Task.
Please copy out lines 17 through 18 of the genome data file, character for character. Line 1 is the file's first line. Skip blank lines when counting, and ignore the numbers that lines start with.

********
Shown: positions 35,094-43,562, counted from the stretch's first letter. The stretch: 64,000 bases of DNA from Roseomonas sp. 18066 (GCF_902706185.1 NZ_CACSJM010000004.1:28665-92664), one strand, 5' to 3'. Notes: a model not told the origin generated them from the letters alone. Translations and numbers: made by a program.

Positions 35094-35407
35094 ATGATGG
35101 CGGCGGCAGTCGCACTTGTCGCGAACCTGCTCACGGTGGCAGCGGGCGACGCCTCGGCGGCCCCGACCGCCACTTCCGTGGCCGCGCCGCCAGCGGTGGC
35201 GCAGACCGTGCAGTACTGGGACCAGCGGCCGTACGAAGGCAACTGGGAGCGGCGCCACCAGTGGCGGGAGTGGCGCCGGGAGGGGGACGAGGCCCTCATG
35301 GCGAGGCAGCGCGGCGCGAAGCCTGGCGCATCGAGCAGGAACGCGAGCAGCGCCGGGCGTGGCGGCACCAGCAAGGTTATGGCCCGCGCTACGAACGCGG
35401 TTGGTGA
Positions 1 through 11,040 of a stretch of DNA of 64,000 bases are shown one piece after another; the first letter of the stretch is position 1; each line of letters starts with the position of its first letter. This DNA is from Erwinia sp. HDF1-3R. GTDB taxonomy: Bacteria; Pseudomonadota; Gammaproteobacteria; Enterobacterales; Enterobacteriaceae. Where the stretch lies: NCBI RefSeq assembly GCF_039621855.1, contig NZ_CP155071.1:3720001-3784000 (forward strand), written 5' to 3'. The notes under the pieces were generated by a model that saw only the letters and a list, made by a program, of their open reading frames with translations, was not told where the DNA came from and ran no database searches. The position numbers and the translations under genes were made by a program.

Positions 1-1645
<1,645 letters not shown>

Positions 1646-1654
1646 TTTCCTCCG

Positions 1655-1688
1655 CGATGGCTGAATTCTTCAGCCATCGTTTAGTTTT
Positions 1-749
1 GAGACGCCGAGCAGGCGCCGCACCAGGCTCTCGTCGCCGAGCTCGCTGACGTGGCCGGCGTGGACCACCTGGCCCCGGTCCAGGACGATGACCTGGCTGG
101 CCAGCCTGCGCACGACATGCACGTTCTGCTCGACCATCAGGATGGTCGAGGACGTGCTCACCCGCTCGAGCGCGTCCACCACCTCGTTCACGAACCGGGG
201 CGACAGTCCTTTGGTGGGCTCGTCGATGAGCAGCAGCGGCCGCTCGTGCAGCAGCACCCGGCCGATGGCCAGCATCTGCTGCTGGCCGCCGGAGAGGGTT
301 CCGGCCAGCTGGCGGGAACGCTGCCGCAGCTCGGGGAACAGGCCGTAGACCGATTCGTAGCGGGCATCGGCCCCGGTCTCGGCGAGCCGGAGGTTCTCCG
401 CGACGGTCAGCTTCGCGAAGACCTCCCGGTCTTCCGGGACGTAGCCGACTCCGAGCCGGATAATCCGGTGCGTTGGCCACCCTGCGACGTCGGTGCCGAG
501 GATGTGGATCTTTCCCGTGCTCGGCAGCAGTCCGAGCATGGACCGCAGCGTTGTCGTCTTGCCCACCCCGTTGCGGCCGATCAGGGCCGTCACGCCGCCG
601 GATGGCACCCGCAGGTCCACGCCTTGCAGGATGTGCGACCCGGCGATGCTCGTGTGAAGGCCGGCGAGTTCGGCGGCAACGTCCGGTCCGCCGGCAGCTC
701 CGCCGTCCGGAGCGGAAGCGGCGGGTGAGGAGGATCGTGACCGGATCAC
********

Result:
101 CCAGCCTGCGCACGACATGCACGTTCTGCTCGACCATCAGGATGGTCGAGGACGTGCTCACCCGCTCGAGCGCGTCCACCACCTCGTTCACGAACCGGGG
201 CGACAGTCCTTTGGTGGGCTCGTCGATGAGCAGCAGCGGCCGCTCGTGCAGCAGCACCCGGCCGATGGCCAGCATCTGCTGCTGGCCGCCGGAGAGGGTT